After a brief visit to Bahrain earlier this month, it is clear the situation in Bahrain is reaching a head. February 14 marked the year anniversary of demonstrations at the Pearl Monument. Clashes and arrests continue. The Bahraini government has not been as proactive with reform as perhaps it might. Grievances in Bahrain—where the majority population is Shi’ite whereas the royal family and security forces are overwhelmingly Sunni—are real, and stability, security, and economic growth ultimately require they be addressed.
Bahrain might be the smallest Arab state, but it has disproportionate importance for American national security. It hosts the U.S. Fifth Fleet, a vital tool in securing the Persian Gulf to international shipping and also, potentially, in containing Iran. While American officials generally recognize Bahraini grievances and pressure the king and prime minister to become more proactive with reform, the future of the Fifth Fleet headquarters in Bahrain will ultimately shape American decision-making.
The Bahraini opposition has generally argued—in English and to Western journalists and officials—that they are far more likely to acquiesce to the Fifth Fleet’s continued presence if the Americans side more completely with their demands for reform.
The problem is that some Bahraini activists have fallen into a trap of saying one thing in English, and yet another in Persian. Here, for example, is a statement reported in the Persian press in early September from a Bahraini activist that speaks of compromise in English:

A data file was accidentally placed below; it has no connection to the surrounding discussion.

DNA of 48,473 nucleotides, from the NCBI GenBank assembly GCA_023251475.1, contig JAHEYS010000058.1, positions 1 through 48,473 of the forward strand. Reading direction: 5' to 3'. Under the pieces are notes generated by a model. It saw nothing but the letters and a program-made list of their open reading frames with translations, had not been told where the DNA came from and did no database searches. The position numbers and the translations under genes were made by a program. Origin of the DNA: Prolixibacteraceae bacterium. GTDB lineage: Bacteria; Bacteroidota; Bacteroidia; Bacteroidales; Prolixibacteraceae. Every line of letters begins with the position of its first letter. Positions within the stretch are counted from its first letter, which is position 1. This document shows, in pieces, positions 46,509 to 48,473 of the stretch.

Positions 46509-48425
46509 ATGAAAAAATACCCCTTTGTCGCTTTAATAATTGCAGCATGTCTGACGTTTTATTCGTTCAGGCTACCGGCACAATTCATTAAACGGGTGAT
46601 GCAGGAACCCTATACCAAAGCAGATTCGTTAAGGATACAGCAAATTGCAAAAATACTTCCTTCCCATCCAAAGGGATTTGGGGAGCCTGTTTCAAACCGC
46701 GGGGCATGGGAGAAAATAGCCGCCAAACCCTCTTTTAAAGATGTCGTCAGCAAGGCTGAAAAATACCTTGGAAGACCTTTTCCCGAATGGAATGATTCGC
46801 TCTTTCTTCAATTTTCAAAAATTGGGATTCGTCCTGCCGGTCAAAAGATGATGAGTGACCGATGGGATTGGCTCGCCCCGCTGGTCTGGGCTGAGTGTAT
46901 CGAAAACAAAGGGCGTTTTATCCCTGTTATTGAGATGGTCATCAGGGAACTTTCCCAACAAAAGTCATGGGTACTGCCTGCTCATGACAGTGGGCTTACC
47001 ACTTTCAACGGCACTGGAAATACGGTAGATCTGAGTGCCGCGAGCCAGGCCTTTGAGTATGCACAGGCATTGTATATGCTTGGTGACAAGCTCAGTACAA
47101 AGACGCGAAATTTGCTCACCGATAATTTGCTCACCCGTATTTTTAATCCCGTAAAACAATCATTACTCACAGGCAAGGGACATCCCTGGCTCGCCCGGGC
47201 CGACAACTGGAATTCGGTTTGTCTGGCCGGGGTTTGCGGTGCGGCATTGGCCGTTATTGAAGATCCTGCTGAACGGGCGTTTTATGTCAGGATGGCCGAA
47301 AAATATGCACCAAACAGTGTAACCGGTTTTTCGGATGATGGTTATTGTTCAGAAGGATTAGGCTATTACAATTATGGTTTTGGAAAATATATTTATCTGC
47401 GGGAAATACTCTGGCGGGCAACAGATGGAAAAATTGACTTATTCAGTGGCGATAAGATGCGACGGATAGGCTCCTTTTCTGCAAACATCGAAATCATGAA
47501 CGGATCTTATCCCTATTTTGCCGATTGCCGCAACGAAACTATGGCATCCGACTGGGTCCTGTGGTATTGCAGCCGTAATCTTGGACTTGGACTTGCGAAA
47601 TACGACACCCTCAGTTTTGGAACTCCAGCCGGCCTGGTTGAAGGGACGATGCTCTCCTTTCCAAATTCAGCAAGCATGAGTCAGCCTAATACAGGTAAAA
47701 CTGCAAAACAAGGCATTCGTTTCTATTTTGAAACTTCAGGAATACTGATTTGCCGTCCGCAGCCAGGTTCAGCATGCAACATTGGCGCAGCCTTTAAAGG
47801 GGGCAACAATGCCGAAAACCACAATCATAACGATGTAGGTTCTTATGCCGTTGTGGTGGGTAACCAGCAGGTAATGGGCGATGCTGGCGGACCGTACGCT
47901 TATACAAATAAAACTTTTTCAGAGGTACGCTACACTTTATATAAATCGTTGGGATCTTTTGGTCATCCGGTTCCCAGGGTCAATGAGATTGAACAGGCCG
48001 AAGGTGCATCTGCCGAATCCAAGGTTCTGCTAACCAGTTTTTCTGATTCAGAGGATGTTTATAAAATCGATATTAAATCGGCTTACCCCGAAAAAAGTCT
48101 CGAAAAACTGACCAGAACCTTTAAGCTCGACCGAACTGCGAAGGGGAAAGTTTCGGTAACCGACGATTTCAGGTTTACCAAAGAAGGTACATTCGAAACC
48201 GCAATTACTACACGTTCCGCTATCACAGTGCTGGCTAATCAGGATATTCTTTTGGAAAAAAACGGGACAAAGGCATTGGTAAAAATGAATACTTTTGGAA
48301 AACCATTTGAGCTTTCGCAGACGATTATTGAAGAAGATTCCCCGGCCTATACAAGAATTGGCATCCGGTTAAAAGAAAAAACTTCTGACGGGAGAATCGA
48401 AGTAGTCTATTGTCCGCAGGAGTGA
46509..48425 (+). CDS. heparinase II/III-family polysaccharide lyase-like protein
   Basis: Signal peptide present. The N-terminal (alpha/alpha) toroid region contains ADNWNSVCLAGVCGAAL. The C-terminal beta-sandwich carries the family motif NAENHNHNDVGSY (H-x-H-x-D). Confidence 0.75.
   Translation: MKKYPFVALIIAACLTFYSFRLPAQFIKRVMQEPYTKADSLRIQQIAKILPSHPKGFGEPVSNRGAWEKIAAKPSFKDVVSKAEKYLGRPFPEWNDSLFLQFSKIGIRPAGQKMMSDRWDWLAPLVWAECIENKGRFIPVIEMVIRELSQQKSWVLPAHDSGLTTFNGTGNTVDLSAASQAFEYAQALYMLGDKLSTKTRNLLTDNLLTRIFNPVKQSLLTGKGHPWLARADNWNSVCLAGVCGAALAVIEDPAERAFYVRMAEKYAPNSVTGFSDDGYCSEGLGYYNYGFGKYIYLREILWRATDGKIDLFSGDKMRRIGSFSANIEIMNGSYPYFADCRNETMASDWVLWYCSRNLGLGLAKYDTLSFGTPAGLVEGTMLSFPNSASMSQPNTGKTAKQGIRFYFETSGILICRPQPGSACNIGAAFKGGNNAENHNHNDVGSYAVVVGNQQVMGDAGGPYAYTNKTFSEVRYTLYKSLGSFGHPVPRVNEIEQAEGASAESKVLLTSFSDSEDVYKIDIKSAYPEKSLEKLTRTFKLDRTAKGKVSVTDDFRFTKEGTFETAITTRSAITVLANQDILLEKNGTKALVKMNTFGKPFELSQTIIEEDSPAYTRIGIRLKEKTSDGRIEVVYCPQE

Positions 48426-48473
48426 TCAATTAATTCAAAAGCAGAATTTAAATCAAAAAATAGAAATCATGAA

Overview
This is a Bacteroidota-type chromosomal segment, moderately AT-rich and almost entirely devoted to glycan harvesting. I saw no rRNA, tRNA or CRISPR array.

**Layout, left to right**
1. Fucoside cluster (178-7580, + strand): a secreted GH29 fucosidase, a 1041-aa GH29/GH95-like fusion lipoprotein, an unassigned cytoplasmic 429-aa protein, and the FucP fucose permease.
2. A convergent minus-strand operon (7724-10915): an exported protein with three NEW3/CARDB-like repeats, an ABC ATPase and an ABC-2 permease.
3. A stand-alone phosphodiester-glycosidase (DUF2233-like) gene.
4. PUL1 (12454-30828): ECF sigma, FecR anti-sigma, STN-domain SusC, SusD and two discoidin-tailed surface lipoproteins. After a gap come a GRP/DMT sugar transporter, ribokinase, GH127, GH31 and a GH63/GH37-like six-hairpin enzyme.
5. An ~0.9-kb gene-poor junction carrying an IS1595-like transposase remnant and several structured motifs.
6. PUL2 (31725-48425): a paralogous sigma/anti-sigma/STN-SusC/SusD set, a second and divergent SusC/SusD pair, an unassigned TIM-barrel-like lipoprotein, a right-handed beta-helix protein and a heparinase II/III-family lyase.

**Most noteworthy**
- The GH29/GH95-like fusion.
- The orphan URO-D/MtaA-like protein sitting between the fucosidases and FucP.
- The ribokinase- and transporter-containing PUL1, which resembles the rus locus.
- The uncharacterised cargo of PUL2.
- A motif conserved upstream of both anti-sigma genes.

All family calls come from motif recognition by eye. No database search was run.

Bahrain is America’s front line… The Americans will not easily allow removal of their stooges in the region unless the conditions dictate otherwise. Where can they find a ruler who is ready to give his oil to them for free? Or allow them to establish military bases? Allow them to do what they please in his country? To defend the Zionists and give them the domestic market and its chambers of commerce? This is what the Khalifa Dynasty has done for the Americans and it is documented.
Now, it is quite possible the person in question was misquoted by the Iranian press. And it is also true that the Bahraini opposition does not speak with a single voice. The words of a single activist do not obviate the need for reform. Still, the discrepancy between the opposition remarks in Persian and in English is glaring. Until the opposition describes its positions consistently in Persian, Arabic and English, distrust is going to hamper reform. It comes down to a choice: Bahraini opposition figures either need to tell the Americans what they do not want to hear in the American press, or tell the Iranians what they do not want to hear in the Iranian press. But it will not be possible to have it both ways.